Who was Al Qaeda leader Ayman Al-Zawahiri - and why did US kill him?
Al-Zawahiri killed: Al-Qaeda leader Ayman al-Zawahiri was killed in a drone strike conducted by the US foreign intelligence agency CIA in Afghanistan's Kabul. He was one of the most sought-after terrorists, and was the mind behind the twin tower attacks of 2001, also known as the 9/11 attacks. He helped Osama bin Laden plot the attacks on the United States and helped al-Qaida survive and spread in the years after. By finding and striking al-Zawahiri, President Joe Biden said, the U.S. was ensuring that Afghanistan under the Taliban would never again become a base for attacks on the rest of the world, as it was in 2001.
Ayman Al-Zawahiri, who had just turned 71, took over the leadership of Al-Qaeda after the US Forces hunted down Osama bin Laden in Jalalabad of Pakistan. 11 years after Laden was killed, Zawahiri had become an international symbol of the group, and a global terrorist with a reward of USD 25 million on his head.
Americans who lived through the 9/11 attacks may not remember al-Zawahri's name, but many know his face, more than two decades on: a man in glasses, slightly smiling, invariably shown in photos by the side of bin Laden as the two arranged the strike on the United States.
An Egyptian, al-Zawahri was born June 19, 1951, to a comfortable family in a leafy, drowsy Cairo suburb. Al-Zawahri worked as an eye surgeon as a young adult, but also roamed Central Asia and the Middle East, witnessing Afghans' war against Soviet occupiers in that country, and meeting young Saudi Osama bin Laden and other Arab militants rallying to help Afghanistan expel Soviet troops. Al-Zawahri merged his own Egyptian militant group with al-Qaida.
After years of quietly assembling the suicide attackers, funds and plans for the Sept. 11 attack, Zawahri and lieutenants ensured that al-Qaida survived the global manhunt that followed to attack again. On the run after 9/11, al-Zawahri rebuilt al-Qaida leadership in the Afghan-Pakistan border region and was the supreme leader over branches in Iraq, Asia, Yemen and beyond.
With a credo of targeting near and far enemies, al-Qaida after 9/11 carried out years of unrelenting attacks: in Bali, Mombasa, Riyadh, Jakarta, Istanbul, Madrid, London and beyond.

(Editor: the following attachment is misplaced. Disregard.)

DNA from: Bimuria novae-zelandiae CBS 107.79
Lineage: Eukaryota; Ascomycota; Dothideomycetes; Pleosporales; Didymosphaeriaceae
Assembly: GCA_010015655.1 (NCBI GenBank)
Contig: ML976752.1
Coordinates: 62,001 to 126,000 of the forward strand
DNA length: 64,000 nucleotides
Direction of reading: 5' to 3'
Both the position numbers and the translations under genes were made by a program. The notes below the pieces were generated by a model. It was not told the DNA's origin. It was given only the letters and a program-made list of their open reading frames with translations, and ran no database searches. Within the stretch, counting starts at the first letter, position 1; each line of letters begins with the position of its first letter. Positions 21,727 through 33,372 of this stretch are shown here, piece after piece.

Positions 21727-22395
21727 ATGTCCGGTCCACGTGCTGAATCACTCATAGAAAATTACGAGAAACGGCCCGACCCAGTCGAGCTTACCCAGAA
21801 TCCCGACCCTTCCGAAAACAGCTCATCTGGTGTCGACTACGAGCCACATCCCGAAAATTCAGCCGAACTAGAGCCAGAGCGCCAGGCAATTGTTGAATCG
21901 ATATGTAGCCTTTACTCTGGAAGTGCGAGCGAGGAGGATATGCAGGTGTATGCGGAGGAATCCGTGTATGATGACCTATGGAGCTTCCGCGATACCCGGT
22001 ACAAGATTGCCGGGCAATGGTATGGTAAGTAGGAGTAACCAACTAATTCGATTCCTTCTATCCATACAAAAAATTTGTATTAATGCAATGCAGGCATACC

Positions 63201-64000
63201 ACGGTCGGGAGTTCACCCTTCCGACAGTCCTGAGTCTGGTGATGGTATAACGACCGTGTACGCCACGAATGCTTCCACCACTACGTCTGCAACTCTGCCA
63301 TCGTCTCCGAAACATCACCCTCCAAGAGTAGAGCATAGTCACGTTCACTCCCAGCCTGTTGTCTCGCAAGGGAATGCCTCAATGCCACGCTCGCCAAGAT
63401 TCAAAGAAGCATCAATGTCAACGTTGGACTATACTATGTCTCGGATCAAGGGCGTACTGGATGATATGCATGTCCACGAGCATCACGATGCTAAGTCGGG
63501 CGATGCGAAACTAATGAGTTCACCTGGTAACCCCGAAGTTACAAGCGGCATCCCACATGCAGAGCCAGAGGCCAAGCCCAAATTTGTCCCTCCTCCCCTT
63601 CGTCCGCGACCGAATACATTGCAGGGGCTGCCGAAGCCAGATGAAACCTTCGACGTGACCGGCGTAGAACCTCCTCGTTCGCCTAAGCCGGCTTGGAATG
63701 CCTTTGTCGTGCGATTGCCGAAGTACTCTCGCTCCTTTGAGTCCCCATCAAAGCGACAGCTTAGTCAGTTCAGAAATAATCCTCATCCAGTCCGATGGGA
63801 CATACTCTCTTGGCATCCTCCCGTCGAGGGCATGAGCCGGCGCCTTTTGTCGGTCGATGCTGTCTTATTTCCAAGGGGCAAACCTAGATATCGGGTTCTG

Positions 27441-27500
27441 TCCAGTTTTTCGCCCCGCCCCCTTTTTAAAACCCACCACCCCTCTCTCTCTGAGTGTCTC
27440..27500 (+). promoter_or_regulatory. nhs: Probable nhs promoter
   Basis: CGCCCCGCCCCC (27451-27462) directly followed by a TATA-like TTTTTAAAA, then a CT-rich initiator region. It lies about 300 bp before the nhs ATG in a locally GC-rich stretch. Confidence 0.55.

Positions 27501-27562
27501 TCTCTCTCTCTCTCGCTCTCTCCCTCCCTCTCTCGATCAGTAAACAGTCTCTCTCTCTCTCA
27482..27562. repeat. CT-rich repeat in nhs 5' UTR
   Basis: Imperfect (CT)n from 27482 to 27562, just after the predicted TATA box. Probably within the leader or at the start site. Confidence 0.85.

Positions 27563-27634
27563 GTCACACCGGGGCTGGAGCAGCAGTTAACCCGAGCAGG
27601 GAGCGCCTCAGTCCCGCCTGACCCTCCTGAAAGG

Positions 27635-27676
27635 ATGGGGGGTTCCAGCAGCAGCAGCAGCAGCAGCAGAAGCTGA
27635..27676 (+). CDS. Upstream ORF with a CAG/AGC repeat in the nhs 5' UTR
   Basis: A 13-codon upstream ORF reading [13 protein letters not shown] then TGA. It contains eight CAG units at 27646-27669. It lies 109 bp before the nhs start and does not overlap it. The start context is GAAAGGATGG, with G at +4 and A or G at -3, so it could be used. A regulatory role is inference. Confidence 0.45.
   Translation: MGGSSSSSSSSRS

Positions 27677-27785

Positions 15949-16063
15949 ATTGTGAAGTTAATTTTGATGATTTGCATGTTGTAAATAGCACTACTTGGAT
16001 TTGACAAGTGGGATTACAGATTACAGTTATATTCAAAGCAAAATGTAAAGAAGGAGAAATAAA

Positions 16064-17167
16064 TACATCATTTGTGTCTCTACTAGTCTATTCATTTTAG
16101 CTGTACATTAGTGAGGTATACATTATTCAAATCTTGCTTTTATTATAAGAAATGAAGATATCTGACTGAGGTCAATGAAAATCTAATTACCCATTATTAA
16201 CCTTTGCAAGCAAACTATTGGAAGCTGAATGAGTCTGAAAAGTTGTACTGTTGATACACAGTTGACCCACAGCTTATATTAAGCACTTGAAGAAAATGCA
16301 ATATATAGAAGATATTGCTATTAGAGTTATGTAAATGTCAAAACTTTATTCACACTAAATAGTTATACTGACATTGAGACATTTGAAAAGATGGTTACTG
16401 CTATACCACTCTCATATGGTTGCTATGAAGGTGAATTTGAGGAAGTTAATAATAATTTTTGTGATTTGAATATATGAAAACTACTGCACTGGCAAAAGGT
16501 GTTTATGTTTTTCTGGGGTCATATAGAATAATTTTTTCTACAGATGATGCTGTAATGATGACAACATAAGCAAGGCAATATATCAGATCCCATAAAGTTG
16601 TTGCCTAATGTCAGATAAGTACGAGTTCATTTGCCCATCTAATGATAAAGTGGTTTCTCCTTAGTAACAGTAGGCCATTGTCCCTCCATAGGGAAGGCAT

Attacks that killed 52 people in London in 2005 were among al-Qaida's last devastating attacks in the West, as drone strikes, counterterror raids and missiles launched by the U.S. and others killed al-Qaida-affiliated fighters and shattered parts of the network.
Around sunrise Sunday, Al-Zawahri walked out on the balcony of a house in Kabul, Afghanistan. He apparently lingered outside on the balcony, as U.S. intelligence had noted he often did. On this day, a U.S. drone fired two Hellfire missiles at the al-Qaida leader as he stood, according to U.S. officials, speaking on condition of anonymity to discuss the strike.
His presence in Afghanistan had been widely suspected for some time, analysts said. U.S. officials learned this year that Zawahri's wife and other family members had moved to a safe house in Kabul recently.
Zawahri soon followed, the senior administration officials said. U.S. officials, joined by top leaders all the way up to, eventually, Biden, spent careful months confirming his identity — and his fateful practice of standing alone on that same balcony — and planned the strike.
It depends on which al-Qaida lieutenant succeeds him. And after decades of U.S. and other strikes, that's a pretty thin group. Al-Qaida expert Ali Soufan points to an Egyptian, Saif al-Adl, as one of the candidates to be dreaded by the West, given al-Adl's revered status within al-Qaida, his experience, and the potential of his charisma to draw back al-Qaida defectors who've moved to other groups.
But al-Qaida overall now faces a succession crisis and a shaky future. That includes rivalries against aggressive upstart extremist groups that came into being after 9/11 and also have a presence in Afghanistan.
Charles Lister, another expert in violent extremist networks, wrote after the killing that the nature and spread of conflicts around the Middle East, Africa and South Asia today favour locally focused jihadist organisations rather than globally focused ones.
Al-Qaida's next leader will have to prove his relevance to “self-confident affiliates that have been more willing to push back against a central leadership perceived as detached from the realities of conflicts thousands of miles away,” Lister wrote.
Undoubtedly, U.S. officials said. It wasn't clear Monday how long al-Zawahri had been in Afghanistan, but his presence there had been widely rumoured for some time, said Asfandyar Mir, a Central Asia expert with the U.S. Institute of Peace.
Not only that: The house where Al-Zawahri was living with his family was owned by a top aide to senior Taliban leader Sirajuddin Haqqani, according to a senior U.S. intelligence official. It could be that someone among the Taliban sold out al-Zawahri and his family to U.S. or other foreign interests.
But it was a Taliban government that took in al-Qaida's leaders in the mid-1990s and allowed them to plot the 9/11 attacks there, sparking the 20-year U.S.-led war there.
The worry after al-Zawahri's death in Afghanistan's capital was that the Taliban were allowing armed extremist organisations a home in Afghanistan again in the wake of the U.S. withdrawal, as the West had feared.
(With inputs from AP)
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